“When Putin resigns (if he ever does) he could be prosecuted anywhere. Putin has already committed a crime of aggression, which is also an international crime. However, only Ukraine and Russia have jurisdiction over this crime,” says Pål Wrange.


Both the EU and individual member states can impose sanctions

Marios Iacovides
Marios Iacovides

Marios Iacovides is a senior lecturer in European law at Stockholm University, with a research focus (among others) on EU sanctions and international trade policy. He says that both the EU and the member states can impose sanctions and adopt other trade restrictive measures. On the EU level, sanctions against Russia are imposed on the basis of various legal bases in the EU treaties.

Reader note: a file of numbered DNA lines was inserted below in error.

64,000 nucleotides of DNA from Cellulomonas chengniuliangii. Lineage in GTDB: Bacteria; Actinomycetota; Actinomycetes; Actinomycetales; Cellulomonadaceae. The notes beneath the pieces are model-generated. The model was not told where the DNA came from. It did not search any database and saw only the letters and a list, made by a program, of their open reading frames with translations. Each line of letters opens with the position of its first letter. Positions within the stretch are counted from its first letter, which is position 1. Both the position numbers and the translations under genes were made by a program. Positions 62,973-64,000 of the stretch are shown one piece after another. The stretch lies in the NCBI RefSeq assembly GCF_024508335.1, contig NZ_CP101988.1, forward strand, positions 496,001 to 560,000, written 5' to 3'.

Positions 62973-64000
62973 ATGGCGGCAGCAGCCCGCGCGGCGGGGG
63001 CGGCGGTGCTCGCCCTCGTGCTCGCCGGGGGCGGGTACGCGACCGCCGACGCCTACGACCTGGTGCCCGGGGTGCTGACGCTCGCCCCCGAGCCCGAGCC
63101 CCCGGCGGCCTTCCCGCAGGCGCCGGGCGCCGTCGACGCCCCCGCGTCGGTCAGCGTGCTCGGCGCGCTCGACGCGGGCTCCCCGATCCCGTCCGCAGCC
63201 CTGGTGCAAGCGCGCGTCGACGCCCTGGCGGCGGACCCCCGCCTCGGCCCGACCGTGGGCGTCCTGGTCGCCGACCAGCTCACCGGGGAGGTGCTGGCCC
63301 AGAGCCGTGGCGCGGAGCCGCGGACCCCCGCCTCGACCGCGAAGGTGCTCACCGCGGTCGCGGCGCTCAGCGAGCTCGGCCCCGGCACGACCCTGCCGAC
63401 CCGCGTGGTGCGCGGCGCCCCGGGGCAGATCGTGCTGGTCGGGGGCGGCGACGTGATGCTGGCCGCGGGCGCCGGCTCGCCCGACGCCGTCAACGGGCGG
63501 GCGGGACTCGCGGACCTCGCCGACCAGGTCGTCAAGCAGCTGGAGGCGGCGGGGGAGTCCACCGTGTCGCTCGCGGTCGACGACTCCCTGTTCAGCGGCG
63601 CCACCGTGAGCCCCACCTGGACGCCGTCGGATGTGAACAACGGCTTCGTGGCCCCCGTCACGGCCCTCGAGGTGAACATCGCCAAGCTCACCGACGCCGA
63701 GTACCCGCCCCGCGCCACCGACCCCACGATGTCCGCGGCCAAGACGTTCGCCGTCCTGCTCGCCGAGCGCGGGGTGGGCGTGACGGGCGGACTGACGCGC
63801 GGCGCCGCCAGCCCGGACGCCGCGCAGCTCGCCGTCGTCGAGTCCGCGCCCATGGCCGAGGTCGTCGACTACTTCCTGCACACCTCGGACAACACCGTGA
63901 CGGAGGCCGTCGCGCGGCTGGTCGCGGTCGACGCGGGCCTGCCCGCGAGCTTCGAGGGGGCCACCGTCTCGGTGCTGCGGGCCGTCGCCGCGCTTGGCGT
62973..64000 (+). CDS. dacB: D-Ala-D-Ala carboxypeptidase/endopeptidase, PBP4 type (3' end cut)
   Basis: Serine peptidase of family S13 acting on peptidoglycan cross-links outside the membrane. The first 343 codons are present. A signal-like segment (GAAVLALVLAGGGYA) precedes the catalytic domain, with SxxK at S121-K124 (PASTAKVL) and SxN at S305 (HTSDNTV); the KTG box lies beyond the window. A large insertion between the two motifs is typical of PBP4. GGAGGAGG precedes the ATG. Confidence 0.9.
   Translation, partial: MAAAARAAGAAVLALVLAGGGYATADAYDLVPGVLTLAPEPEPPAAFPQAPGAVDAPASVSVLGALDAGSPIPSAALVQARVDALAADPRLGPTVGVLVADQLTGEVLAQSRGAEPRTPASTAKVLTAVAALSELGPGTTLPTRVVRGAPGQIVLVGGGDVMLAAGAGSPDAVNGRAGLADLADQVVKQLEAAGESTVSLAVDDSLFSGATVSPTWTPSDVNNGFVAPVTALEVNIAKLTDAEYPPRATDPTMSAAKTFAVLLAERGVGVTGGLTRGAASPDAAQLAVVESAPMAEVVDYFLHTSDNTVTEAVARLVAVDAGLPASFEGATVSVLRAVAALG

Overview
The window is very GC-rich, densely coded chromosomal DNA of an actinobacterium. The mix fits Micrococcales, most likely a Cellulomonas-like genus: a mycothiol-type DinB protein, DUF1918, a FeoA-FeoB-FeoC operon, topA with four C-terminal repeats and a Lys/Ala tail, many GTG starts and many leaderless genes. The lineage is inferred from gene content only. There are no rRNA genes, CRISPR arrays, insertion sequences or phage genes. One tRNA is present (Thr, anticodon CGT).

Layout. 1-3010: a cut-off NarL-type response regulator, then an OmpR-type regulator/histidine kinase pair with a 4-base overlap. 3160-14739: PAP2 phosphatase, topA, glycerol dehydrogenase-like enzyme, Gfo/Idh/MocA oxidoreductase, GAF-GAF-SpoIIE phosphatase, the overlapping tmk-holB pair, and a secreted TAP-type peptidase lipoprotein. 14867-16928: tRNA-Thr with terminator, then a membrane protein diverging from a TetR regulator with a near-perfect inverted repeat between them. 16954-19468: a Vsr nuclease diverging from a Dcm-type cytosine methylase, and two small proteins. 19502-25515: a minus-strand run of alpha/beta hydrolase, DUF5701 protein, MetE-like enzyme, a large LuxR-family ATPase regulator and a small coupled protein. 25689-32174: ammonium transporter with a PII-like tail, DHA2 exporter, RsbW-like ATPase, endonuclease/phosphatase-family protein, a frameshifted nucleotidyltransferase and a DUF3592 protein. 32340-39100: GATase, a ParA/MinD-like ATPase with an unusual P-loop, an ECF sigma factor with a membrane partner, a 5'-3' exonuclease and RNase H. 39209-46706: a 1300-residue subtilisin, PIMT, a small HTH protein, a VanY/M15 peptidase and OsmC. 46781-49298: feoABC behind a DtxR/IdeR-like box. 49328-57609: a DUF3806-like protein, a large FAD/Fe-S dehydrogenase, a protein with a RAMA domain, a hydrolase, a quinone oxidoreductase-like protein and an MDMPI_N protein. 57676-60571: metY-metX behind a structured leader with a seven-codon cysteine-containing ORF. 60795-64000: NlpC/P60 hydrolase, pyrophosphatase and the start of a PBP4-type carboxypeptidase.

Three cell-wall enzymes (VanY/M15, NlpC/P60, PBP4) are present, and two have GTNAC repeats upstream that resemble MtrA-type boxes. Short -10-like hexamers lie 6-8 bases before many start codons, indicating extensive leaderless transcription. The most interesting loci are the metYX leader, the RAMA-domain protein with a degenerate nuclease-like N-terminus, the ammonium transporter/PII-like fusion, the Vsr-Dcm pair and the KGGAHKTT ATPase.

EU sanctions require first a proposal from the EU’s High Representative for Foreign Affairs and Security Policy, which is then adopted by way of a Councils decision, within the framework of the common foreign and security policy. If the decision requires the freezing of assets or other types of economic or financial sanctions, a Council Regulation must be adopted within the framework of the EU Common Commercial Policy. The sanctions can be either directed at the country as a whole (e.g., a total trade ban) or at certain groups (e.g., a terrorist group) or companies and individuals ("smart sanctions").

What other trade policy measures against Russia may be relevant?